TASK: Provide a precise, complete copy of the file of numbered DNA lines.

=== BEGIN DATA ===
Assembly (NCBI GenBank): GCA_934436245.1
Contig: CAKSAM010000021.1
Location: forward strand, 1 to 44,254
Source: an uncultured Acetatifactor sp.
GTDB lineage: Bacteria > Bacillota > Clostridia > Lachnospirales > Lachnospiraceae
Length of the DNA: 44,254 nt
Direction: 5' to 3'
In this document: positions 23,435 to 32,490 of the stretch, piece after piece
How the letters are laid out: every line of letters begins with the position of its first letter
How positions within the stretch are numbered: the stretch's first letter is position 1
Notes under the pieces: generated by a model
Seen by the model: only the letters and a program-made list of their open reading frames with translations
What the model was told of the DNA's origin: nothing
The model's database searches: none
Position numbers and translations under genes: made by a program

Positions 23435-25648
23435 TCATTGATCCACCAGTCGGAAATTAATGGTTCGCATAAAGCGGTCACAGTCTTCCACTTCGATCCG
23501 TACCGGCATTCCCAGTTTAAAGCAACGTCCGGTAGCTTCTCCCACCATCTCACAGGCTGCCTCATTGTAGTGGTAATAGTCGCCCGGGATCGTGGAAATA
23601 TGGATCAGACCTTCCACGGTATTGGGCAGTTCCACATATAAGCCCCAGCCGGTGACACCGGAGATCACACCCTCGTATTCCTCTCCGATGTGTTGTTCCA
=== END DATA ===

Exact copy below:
Assembly (NCBI GenBank): GCA_934436245.1
Contig: CAKSAM010000021.1
Location: forward strand, 1 to 44,254
Source: an uncultured Acetatifactor sp.
GTDB lineage: Bacteria > Bacillota > Clostridia > Lachnospirales > Lachnospiraceae
Length of the DNA: 44,254 nt
Direction: 5' to 3'
In this document: positions 23,435 to 32,490 of the stretch, piece after piece
How the letters are laid out: every line of letters begins with the position of its first letter
How positions within the stretch are numbered: the stretch's first letter is position 1
Notes under the pieces: generated by a model
Seen by the model: only the letters and a program-made list of their open reading frames with translations
What the model was told of the DNA's origin: nothing
The model's database searches: none
Position numbers and translations under genes: made by a program

Positions 23435-25648
23435 TCATTGATCCACCAGTCGGAAATTAATGGTTCGCATAAAGCGGTCACAGTCTTCCACTTCGATCCG
23501 TACCGGCATTCCCAGTTTAAAGCAACGTCCGGTAGCTTCTCCCACCATCTCACAGGCTGCCTCATTGTAGTGGTAATAGTCGCCCGGGATCGTGGAAATA
23601 TGGATCAGACCTTCCACGGTATTGGGCAGTTCCACATATAAGCCCCAGCCGGTGACACCGGAGATCACACCCTCGTATTCCTCTCCGATGTGTTGTTCCA